Hits & Misses in Nevada County (Sept. 21) | TheUnion.com

Hits & Misses in Nevada County (Sept. 21)

Each week we’ll run through the sublime, the trivial and profound issues, decisions and goings on that strike us as Hits or Misses. You can join in, too, by emailing your Hits & Misses to drogers@theunion.com or bhamilton@theunion.com.

MISS: To the fact that SYRCL needs volunteers every year to clean up along the rivers because of the inconsiderate people who leave their trash behind instead of taking care of it themselves.

HIT: To Amber Jo Manuel, who will take over as acting executive director of The Center for the Arts in Grass Valley after previous director Julie Baker announced she’d step down.

HIT: To Dave and Tonya Butterfield on their new acquisition of the popular Sierra Mountain Coffee Roasters.

MISS: To brews and buds, not of the capitalized and sudsy variety.

HIT: To any real efforts to fix Social Security for the long term and get after CalPERS while we’re at it.

HIT: To the price of marijuana plunging with legalization. Only the best growers will remain in time, and you can bet the cartels will drop like the flies they are without the return making up for the risk they’ve so enjoyed for so long. Here’s to “Bud”-weiser fields finding some space among the rice in Sacramento, and a few worthy craft grows in the foothills. As with the end of Prohibition, this can’t happen fast enough.

MISS: To conditions — some self-imposed — that hamstring the local economy and unnecessarily lower this community’s quality of life.

HIT: To learning techniques and perhaps a mind set for peaceful communication. The organization Alternatives to Violence Project has helped a lot of inmates in prisons and jails, but its work goes much further than that. Silver Springs High School in Grass Valley has had several workshops for students, and the group has a three-day workshop “Community Building Through Peaceful Communication” scheduled for later this month for citizens.

MISS: To the state Board of Equalization for a lot of things, including rampant nepotism among the agency’s 4,200 employees. This is just one consequence of bloated government run amok. Any bets whether other state departments have similar issues?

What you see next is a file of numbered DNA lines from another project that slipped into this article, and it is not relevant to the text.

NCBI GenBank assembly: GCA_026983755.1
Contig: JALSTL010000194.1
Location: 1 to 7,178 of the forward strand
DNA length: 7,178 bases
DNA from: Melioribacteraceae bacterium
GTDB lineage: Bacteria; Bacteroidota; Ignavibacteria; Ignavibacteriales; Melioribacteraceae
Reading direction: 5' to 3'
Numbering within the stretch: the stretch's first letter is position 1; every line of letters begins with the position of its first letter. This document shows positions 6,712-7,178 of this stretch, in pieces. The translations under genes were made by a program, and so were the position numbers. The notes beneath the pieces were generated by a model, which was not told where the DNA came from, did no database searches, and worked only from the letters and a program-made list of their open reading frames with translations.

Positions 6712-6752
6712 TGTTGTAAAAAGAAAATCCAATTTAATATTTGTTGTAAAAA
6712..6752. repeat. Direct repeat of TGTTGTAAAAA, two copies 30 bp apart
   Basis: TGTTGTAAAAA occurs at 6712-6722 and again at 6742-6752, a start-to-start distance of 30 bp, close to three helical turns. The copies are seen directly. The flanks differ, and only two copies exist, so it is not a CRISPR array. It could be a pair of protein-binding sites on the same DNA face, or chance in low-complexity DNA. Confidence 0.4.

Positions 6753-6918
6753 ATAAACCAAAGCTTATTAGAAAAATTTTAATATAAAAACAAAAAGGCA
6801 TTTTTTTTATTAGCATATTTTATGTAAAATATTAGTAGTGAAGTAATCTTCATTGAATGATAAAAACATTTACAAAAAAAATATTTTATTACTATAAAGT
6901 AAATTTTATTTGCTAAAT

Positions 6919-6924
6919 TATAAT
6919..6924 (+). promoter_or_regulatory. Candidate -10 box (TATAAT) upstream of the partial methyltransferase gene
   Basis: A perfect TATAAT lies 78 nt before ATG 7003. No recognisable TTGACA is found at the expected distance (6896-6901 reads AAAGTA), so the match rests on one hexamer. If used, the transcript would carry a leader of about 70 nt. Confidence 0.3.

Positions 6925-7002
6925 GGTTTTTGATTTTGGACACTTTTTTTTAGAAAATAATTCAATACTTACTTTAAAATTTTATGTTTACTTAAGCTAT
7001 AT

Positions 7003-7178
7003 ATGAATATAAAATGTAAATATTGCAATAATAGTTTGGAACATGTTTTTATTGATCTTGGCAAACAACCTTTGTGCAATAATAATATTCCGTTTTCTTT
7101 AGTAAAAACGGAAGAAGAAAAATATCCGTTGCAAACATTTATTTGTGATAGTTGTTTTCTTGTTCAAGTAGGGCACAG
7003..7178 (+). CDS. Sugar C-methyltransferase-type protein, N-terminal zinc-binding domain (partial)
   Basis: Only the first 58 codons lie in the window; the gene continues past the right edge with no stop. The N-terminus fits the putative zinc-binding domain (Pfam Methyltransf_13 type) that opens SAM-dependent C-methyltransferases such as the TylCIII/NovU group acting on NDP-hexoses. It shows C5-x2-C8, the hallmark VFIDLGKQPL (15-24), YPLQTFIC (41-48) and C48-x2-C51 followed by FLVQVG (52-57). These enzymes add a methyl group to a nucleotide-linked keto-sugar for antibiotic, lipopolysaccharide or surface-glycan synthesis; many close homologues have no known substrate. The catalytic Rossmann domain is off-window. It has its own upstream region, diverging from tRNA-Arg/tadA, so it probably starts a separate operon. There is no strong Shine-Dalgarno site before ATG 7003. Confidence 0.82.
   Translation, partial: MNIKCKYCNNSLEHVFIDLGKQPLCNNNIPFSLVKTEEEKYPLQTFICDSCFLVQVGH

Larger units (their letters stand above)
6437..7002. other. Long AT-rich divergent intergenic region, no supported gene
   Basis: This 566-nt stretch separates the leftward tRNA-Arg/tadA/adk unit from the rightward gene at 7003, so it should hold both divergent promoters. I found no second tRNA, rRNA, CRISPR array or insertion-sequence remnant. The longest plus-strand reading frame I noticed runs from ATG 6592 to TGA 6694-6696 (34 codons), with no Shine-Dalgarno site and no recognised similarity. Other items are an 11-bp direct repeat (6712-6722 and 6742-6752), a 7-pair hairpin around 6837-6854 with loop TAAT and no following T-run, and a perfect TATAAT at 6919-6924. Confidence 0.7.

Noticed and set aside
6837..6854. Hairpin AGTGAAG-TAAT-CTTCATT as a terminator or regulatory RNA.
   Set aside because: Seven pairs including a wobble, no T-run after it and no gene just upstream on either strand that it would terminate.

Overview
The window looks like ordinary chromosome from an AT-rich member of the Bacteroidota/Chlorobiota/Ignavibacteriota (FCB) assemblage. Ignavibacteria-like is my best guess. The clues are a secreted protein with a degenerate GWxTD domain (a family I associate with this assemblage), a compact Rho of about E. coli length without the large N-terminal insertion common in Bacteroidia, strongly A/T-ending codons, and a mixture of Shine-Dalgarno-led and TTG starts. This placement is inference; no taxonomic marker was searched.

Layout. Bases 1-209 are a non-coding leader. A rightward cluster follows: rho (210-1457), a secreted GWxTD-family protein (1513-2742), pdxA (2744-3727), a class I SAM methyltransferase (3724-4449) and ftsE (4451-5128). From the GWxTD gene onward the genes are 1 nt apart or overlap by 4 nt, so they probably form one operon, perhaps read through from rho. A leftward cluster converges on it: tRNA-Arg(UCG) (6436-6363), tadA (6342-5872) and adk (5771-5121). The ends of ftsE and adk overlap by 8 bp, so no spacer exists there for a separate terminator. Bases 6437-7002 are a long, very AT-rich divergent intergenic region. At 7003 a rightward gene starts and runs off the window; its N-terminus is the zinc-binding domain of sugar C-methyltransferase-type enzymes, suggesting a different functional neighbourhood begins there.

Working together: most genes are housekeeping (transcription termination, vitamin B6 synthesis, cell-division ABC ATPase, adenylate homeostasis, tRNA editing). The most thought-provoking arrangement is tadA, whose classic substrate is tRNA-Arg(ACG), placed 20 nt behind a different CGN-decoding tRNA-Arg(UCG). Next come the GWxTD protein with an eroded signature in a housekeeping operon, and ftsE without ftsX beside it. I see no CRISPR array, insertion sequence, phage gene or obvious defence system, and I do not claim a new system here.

MISS: To Wells Fargo. Never mind fake news. Fake bank accounts — a now admitted 3.5 million of them — seem like maybe the bigger problem, considering the pocketbook effect of this scandal. In addition to $6 million or so in refunds to customers, the new management has plenty on its hands digging out of a self-inflicted mess.

MISS: To happy fish in the Great Lakes, thanks to anti-depressants getting into the water there in sufficient volume to make them heedless of predators, the Detroit Free Press reports. Imagine the dosage with people for this secondhand effect. That’s a lot of Zoloft, Prozac, Celexa and Sarafem flowing through the human waste systems into the water. “Some fish won’t acknowledge the presence of predators as much,” a researcher tell the Free Press.

HIT: To the nation’s economic recovery from the Great Recession stretching to nine long years, thanks to some luck, pluck and yes, Obama administration policies following on W. Bush actions during the heart of that recession. Folks worry about the next recession, surely due. But as many economists point out, those ephemeral “fundamentals” are strong. Of course, this is a little hard to see in a local economy that for one reason or another — including a form of isolationism — has not seen the fruits of recovery in other parts of California, certainly Reno, and a lot of places where regulation is supposed to have strangled business. Go figure.

MISS: To Google for its thin-skinned response to criticism and apparently seeing to it that a think tank it funds oust a scholar who praised the European Union for fining the search giant. Whew.

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